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Camilla forces U-turn in Roald Dahl censorship row

The Queen Consort let it be known that she championed the right of freedom of expression at a speech at Clarence House

Roisin O'Connor
Friday 24 February 2023 12:24 GMT
Philip Pullman addresses controversial Roald Dahl edits

The Queen Consort has forced publisher Puffin UK to back down on its censorship of Roald Dahl books after she intervened in the row over the decision to edit his words.

Camilla gave an impassioned defence of free speech and the right of writers to express themselves at Clarence House on Thursday 23 February, just days after she let it be known privately that she had serious concerns over the changes to Dahl’s books.

Last week, it emerged that the best-selling children’s books were being rewritten to remove language considered offensive.

The word “fat”, for example, had been cut from every book. Augustus Gloop in Charlie and the Chocolate Factory is instead described as “enormous”, an investigation by The Telegraph found.

Puffin has now issued a statement announcing that it will make both the original and censored versions available to readers.

Francesca Dow, MD of Penguin Random House Children’s – which owns Puffin UK – said it has “proudly” published Roald Dahl’s “mischievous” books for more than 40 years.

“We’ve listened to the debate over the past week which has reaffirmed the extraordinary power of Roald Dahl’s books and the very real questions around how stories from another era can be kept relevant for each new generation,” she said.

“As a children’s publisher, our role is to share the magic of stories with children with the greatest thought and care.”

Dow said it was “both a privilege and a responsibility” to publish books for children and that Dahl’s books were often the first stories young children would read independently.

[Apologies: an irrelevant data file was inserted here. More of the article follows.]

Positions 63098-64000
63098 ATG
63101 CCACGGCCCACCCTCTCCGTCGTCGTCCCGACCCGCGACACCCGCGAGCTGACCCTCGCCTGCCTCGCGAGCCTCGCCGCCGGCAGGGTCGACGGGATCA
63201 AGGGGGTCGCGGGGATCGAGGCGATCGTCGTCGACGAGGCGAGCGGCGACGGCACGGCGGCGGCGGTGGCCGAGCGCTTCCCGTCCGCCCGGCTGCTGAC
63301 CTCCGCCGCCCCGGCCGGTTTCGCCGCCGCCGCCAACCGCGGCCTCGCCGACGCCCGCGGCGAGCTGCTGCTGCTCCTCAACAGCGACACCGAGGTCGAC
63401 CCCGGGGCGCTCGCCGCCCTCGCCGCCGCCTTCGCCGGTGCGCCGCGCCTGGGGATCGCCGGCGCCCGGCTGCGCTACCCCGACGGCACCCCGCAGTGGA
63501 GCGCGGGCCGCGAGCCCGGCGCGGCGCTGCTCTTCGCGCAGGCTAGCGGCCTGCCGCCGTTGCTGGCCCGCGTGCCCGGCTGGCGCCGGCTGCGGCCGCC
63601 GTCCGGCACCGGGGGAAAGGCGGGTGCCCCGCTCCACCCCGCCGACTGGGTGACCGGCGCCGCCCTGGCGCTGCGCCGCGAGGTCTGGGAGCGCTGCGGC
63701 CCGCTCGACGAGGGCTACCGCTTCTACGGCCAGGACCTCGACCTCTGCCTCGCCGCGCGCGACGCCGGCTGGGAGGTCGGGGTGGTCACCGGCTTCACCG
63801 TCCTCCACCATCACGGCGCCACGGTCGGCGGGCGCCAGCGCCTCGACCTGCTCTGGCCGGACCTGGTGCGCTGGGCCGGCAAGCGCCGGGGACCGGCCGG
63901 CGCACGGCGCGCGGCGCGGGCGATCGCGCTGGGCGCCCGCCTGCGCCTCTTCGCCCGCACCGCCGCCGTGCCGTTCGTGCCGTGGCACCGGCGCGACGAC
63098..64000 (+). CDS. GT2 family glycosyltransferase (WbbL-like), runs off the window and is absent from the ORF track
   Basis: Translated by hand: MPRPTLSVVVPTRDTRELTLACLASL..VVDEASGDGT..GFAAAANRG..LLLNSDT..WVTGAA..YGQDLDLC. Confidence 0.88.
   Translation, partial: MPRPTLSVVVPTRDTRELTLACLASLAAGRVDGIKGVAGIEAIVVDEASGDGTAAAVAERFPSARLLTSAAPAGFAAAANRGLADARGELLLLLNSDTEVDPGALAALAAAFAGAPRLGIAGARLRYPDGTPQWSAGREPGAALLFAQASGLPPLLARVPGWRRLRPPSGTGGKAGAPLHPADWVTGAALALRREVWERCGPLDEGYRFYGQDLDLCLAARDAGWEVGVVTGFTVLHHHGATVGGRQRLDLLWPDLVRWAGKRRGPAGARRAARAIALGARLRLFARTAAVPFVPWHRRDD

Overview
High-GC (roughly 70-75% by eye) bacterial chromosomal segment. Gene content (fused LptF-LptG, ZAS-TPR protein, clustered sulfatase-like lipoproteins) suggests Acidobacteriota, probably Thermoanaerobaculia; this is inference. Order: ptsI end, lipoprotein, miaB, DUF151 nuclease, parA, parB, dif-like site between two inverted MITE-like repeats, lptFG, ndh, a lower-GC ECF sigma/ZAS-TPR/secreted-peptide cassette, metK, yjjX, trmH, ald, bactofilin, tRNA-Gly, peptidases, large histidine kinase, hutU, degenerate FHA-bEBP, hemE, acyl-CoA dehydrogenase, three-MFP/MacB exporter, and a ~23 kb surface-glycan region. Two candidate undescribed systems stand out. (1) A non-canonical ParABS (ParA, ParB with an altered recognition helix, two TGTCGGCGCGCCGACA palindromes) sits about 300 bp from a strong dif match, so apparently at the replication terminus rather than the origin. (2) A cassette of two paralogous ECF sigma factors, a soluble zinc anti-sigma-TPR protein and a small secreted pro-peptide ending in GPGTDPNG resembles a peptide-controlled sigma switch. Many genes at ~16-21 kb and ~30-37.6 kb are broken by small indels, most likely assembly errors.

“We also recognise the importance of keeping Dahl’s classic texts in print. By making both versions available, we are offering readers the choice to decide how they experience Roald Dahl’s magical, marvellous stories.

“Roald Dahl once said: ‘If my books can help children become readers, then I feel I have accomplished something important.’ At Puffin, we’ll keep pursuing that ambition for as long as we make books.”

Britain’s Camilla, Queen Consort, meets meets children’s author Jacqueline Wilson (AFP/Getty)

In her speech to mark the second anniversary of her literary initiative Reading Room at Clarence House, Camilla urged writers “to remain true to your calling, unimpeded by those who may wish to curb the freedom of your expression or your imagination”.

In what was interpreted as her disapproval of the changes made to the text of Dahl’s classic books, the Queen Consort said: “Let there be no squeaking like mice but only roaring like a pride of lions!”

The decision to censor Dahl’s books also attracted sharp condemnation from a number of leading literary voices, including Salman Rushdie, who called the edits “absurd”.

“Roald Dahl was no angel but this is absurd censorship. Puffin Books and the Dahl estate should be ashamed,” he tweeted.

American author Michael Shellenberger also criticised the changes, branding them a case of “totalitarian censorship”.

“The publisher of the books of the late Roald Dahl has made hundreds of changes to them, supposedly to make them more palatable to ‘sensitive’ audiences,” he wrote. “This is totalitarian censorship and should be broadly condemned by authors and publishers.”

The Roald Dahl Classic Collection will now sit alongside the newly released Puffin Roald Dahl books for young readers, which are designed for children who may be reading on their own for the first time.

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